Readers looking for details about a future Jerusalem Temple will find nothing of interest in this post unless they are certain such a Temple would be Ezekiel’s one. However, anyone interested in the possible evolution of Jewish thought regarding the layout of Ezekiel’s prophetic Temple is invited to read on.
Parts 1 and 3 of my “Christian midrash” (on the Free Articles page) described two types of Ezekiel Temple plans with which I am familiar. The first is what I have called the “Hastings” plan because I first saw it in James Hastings’ 1905 Dictionary of the Bible. (I later learned of an antecedent for that plan, mentioned in the endnotes to Part 1.) This “Hastings” plan, which I adopted (with small simplifications) as the basis for my own Temple diagrams, is a square of 500 x 500 cubits, as Radak (Rabbi David A. Kimhi) interpreted Ezekiel 42.15-20 to say. The 500 x 500 measurements reflect the sizes of the internal courts and structures given in Ezekiel chapters 40-42. (A diagram showing how the dimensions add up is given as Fig. A-1 in both of my Parts 1 and 3.)
As explained in Part 1, I later discovered a different Temple plan in the ArtScroll Stone Edition Tanach, which is explained in the separate ArtScroll Tanach Series Ezekiel Commentary (1988). That layout (which I trace back to the 17th-century Rabbi Yom Tov Lippman Heller in my Nov. 8, 2018 post, “Rabbi Heller, Ezekiel, and Me”) is not a 500 x 500 cubit square, but a smaller 312 x 317 cubit rectangle. The reason for the discrepancy is that R. Heller (and the ArtScroll Tanach after him) follow Rashi at Ezek. 40.15 in understanding the Temple gatehouses to be fifty cubits high, instead of long, as Radak read that verse. Rashi’s (I think misguided) interpretation—adopted not only by Heller and ArtScroll, but other Orthodox publications I have seen—accounts for this peculiar, non-square, 312 x 317 Temple layout. On the other hand, the text of the 1985 Jewish Publication Society Tanakh (NJPS) follows Radak, and presumably would have resulted in a diagram similar to my Fig. A-1 of the “Hastings” plan, had a diagram been included in it.
Just this past month I discovered an Orthodox Jewish Bible with a diagram of Ezekiel’s Temple that in fact agrees with the “Hastings” plan, like my Fig. A-1. This new diagram is in the rear of the Third Edition of the Koren Jerusalem Bible, Compact Edition, published by Koren Publishers of Jerusalem in 2015. Their Temple diagram appears in the back section, among a series of “genealogical charts and maps” that the Bible’s title page says was copyrighted in 2010, perhaps in connection with other Koren publications.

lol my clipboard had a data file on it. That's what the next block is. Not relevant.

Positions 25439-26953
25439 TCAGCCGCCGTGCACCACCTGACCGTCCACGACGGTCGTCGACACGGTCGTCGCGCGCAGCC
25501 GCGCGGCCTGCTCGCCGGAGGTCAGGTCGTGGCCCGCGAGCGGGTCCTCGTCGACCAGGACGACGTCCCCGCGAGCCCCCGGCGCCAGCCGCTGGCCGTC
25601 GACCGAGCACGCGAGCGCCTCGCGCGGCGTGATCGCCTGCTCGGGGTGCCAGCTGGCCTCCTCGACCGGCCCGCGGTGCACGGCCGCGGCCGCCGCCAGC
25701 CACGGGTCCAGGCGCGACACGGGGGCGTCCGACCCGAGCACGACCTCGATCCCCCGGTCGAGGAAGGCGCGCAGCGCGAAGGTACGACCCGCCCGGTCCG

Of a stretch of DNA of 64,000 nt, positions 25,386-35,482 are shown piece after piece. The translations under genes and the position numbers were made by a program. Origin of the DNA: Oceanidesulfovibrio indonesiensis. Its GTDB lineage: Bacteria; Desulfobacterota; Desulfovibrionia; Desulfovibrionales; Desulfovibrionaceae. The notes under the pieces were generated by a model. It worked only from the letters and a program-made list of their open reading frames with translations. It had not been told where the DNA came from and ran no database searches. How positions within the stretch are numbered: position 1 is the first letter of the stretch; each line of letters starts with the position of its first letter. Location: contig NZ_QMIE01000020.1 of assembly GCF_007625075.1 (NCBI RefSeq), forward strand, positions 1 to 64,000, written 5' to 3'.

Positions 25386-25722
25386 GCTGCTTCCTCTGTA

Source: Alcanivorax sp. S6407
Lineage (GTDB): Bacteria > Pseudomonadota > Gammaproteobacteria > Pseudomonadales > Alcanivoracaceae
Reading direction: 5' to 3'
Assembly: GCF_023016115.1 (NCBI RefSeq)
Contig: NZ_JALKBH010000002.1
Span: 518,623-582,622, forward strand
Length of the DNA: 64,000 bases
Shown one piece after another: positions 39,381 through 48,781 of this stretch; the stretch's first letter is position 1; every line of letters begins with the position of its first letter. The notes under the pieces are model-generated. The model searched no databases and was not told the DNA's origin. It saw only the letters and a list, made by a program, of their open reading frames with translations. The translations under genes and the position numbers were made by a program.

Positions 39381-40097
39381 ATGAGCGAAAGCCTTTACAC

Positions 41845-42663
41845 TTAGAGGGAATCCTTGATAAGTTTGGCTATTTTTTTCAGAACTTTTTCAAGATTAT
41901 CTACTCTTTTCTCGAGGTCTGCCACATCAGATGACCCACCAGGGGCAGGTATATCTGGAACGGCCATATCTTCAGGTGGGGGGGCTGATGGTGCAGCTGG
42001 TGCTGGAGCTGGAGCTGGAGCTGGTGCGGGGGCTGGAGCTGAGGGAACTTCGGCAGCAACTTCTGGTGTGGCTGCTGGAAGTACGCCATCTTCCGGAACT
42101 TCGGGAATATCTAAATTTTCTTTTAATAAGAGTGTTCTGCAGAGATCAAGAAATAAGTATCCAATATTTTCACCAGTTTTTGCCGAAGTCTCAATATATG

Unfortunately this new Koren diagram has no information concerning its origin, but the Koren Tanakh’s translation of Ezek. 40.15 does follow Radak more than Rashi, resulting in a reading closer to the NJPS—which, like it, implies a 500 x 500 square Temple. In the other passage (42.15-20) which can also be taken as leading to the 500 x 500 square, the Koren translation follows Rashi instead of Radak (there siding with the ArtScroll and other Orthodox publications against the NJPS.) Bottom line, this new diagram aligns with Radak on the fifty cubit lengths of the gateways, making for a 500 x 500 square Temple, while leaving the size issues implicit in Ezek. 42.15-20 up in the air.
One detail I notice in this Koren Tanakh diagram is that the ramp leading up to its central altar is on the east side of the altar, in major disagreement with Rashi and all Orthodox commentaries, raising the question whether this Tanakh diagram might have been at least influenced by non-Orthodox, if not non-Jewish sources.
Just today I received Koren’s 2016 Ezekiel commentary, with the Bible text and added notes by R. Adin E-I Steinsaltz. I cannot read the Hebrew-only text, but its diagram of Ezekiel’s Temple (p.197) is similar—though not identical—to that of the slightly earlier Koren Tanakh diagram described above. It shares with it the correct 50-cubit-long gateways, leading to what I believe to be the correct 500 x 500 cubit overall square. However, beyond that, several of this plan’s details have stepped back somewhat from the 2015 Tanakh’s diagram, more closely resembling Orthodox plans in the Rashi-Heller-ArtScroll tradition. One striking example is that between the publication of the 2015 Koren Tanakh and this Steinsaltz commentary in 2016, the direction of the altar’s ramp was rotated ninety degrees southward to reflect universal Orthodox understanding.
I cannot help musing whether my studies could have had anything to do with the new Koren Tanakh diagram. I was sharing preliminary drafts of what became my 2013 Ezekiel’s Temple book at least as early as 2005, with early versions of my diagrams in them. In 2011, I sent drafts to a local American rabbi and a more distant Jewish designer of orientation maps for large building complexes (an interest from my own background, as explained in my Part 1). So if the Koren diagram was first published by them in some form in 2010, the likelihood of influence on it by me would be nil. But if their Hastings-like plan was actually first created by Koren Publishers for the 2015 Compact Edition Tanakh, who knows?
This is just idle curiosity. I am really not looking for citations in Jewish publications (or Christian ones, for that matter.) What I would like to see someday is a Jewish commentary that takes a fresh look at Ezekiel’s Temple—seeing the forest instead of just so many trees, in the spirit of Ezekiel’s commission in chapter 43 to show Israel its overall form and system of exits and entrances—and saying, “This Temple is trying to tell us something about our Messiah!”